- HIV medications
10. Polycystic ovarian syndrome (PCOS)
About 75% of women who suffer from polycystic ovarian syndrome have dyslipidemia, which includes high triglyceride levels and low levels of HDL cholesterol.
HDL is the good cholesterol, which protects you from cardiovascular disease and whose lower levels increase your risk to these CVS events.
The reason for high TDG levels is that there is a very high incidence of obesity and insulin resistance in women with PCOS due to which dyslipidemia is commonly prevalent.
11. Wrong dietary habits consisting of saturated fats and Trans fats
Foods that are high in saturated fats are rich sources of triglycerides and LDL. They also tend to lower HDL, the good cholesterol.
Such foods include fatty red meat, lard, poultry skin, butter, high-fat dairy products, and shellfish. Regular consumption of such foods can over time give your triglycerides a boost in their numbers.
Trans-fat foods are another potential reason for increased triglyceride and LDL numbers posing a high risk of serious health problems to the heart, brain, and more.
Trans fats are artificially manufactured through a process of hydrogenation. It is an inexpensive way to chemically treat liquid oils and solidify them to improve the taste and texture and increase the shelf life.
Trans fats are added to a variety of foods such as doughnuts, baked goods including cakes, biscuits, pie crusts, cookies, frozen pizza, crackers, stick kinds of margarine and other spreads, lunch meat, hot dogs, snack foods such as french fries, chips.
Dangers of High Triglyceride Levels
High triglyceride levels are often associated with high levels of LDL (bad cholesterol). This is a silent condition in which there is a four-fold increase in the likelihood of you suffering from a heart attack or a stroke.
High triglyceride levels can cause the following complications:
1. Metabolic Syndrome
This condition is associated with a number of health problems which include
- High blood pressure (Hypertension)
- High blood sugar (Diabetes)
- High Triglyceride levels
- Low HDL levels
- Belly fat or abdominal obesity.
Metabolic syndrome makes you a potential candidate for heart attack, diabetes, hypertension, and stroke.
2. Acute pancreatitis
Pancreatitis can be another fallout of very high triglyceride levels — levels that can go up as high as 500 mg/dL or more. Alcoholism is the major cause that can trigger an acute attack and if you have high triglycerides, alcohol can make them rise very high.
Symptoms of pancreatitis include sudden severe pain in the abdomen, nausea, vomiting, fever, a rapid heartbeat, and fast breathing.
3. Heart Attack
Not all triglycerides are stored as adipose tissue but some of it travels in the bloodstream as VLDL (very low-density lipoprotein).
High blood levels of triglycerides make the blood sludgy and increase the chances of blood clotting and subsequent blockage of the arteries. The blockage of the coronary arteries can precipitate a heart attack.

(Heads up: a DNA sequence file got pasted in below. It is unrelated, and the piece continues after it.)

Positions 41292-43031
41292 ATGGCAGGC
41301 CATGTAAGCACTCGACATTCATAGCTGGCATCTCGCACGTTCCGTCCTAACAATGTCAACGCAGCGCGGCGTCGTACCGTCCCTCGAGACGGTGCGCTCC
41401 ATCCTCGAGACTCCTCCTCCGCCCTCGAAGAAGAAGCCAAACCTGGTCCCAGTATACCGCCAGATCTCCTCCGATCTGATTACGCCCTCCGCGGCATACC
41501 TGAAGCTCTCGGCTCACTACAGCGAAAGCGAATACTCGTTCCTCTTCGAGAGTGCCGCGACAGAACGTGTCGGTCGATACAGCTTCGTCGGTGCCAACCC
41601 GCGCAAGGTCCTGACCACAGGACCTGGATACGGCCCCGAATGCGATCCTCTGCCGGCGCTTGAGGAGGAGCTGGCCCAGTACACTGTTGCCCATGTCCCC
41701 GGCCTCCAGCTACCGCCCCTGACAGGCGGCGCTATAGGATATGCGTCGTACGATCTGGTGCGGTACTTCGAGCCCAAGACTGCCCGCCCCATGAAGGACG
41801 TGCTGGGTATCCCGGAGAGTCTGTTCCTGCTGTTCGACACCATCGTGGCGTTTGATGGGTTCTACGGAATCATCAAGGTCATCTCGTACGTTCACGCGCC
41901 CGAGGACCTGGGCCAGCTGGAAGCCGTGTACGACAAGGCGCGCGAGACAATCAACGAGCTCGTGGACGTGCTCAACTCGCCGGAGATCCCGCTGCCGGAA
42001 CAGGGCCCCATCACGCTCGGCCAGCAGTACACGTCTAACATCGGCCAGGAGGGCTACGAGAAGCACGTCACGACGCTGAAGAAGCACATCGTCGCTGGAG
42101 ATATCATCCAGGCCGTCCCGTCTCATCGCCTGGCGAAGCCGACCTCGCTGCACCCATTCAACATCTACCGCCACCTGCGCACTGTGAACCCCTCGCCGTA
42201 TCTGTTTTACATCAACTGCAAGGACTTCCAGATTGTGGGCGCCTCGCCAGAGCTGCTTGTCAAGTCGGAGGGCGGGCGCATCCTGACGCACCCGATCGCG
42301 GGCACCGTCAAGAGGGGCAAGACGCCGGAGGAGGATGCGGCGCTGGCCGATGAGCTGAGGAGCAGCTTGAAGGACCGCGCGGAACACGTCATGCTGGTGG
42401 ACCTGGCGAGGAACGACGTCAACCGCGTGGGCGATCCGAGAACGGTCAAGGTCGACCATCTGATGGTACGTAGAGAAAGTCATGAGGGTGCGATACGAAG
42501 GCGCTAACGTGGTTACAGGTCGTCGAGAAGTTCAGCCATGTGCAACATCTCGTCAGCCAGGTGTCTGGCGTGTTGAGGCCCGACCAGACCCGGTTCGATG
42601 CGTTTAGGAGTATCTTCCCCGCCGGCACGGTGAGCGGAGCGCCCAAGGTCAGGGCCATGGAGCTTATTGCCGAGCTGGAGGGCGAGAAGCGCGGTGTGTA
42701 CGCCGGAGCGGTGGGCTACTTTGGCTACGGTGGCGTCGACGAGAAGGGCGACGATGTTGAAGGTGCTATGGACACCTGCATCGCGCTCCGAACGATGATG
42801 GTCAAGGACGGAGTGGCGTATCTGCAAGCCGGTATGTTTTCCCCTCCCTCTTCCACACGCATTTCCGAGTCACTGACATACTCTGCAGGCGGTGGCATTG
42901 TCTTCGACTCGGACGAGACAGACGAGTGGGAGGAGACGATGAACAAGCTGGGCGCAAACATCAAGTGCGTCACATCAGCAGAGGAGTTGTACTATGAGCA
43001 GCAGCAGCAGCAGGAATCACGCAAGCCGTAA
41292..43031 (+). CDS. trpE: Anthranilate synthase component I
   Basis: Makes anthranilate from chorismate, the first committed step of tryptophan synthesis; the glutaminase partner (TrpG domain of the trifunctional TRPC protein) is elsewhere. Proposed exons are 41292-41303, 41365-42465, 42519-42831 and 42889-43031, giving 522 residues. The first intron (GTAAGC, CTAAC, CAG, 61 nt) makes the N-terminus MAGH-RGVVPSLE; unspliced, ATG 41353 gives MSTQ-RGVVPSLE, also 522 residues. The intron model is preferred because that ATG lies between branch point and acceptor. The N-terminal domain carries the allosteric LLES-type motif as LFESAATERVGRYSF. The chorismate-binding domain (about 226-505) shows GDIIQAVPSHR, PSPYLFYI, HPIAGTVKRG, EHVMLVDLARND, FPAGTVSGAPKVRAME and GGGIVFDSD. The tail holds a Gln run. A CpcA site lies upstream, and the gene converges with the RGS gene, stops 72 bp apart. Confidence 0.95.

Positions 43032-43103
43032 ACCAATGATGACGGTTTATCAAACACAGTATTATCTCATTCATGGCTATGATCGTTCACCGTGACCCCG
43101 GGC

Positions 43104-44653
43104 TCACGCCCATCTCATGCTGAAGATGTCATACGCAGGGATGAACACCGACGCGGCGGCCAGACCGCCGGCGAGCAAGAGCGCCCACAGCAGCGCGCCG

In the same fashion, decreased blood supply to the brain can precipitate a stroke and cause numbness, dizziness, confusion, blurred vision, or a severe headache.
5. Non-alcoholic fatty liver disease
In this condition, more than ten percent of the liver is replaced by fat. Fatty infiltration of the liver is the most common cause of chronic liver disease leading to scarring of the liver, cancer, and liver failure.
Along with diabetes and obesity, high triglycerides form the most common cause of non-alcoholic fatty liver disease.
6. Peripheral artery disease (PAD)
Too much of triglycerides in the blood lead to the development of deposits on the walls of the arteries of the legs. This impairs the blood flow causing pain and numbness in the legs especially when walking.
This type of pain is called claudication pain. PAD greatly increases the risk of infection in the legs and feet.
7. High triglycerides and dementia
Dementia is another side effect of high triglyceride levels and is seen occurring more in elderly people. It indicates gradual loss of brain function that can cause impairment of cognition affecting memory, thinking, speech, and behavior.
Xanthomas are fatty deposits beneath the skin. They can be small in size or wide measuring 2 to 3 inches in diameter and can vary in shape and color from yellow to orange.
They are commonly seen over joints like elbows and knees, or on the hands, ankles, back, and buttocks.
Fatty deposits over the eyelids are called Xanthelasmas.
These fatty deposits do not cause any harm but are an ugly sight. They go away once the triglyceride levels come down to normal. They are mostly seen in people with familial hypertriglyceridemia (high triglycerides due to genetic cause).
9. Eye complications
With triglyceride levels climbing above 4,000 mg/dL, your doctor may detect some changes on examining your eyes. Such high levels can cause a condition known as lipemia retinalis, in which an eye examination with an ophthalmoscope shows retinal blood vessels that have a pale pink, milky appearance.
This is due to lipid infiltration in the retina and results in decreased visual acuity.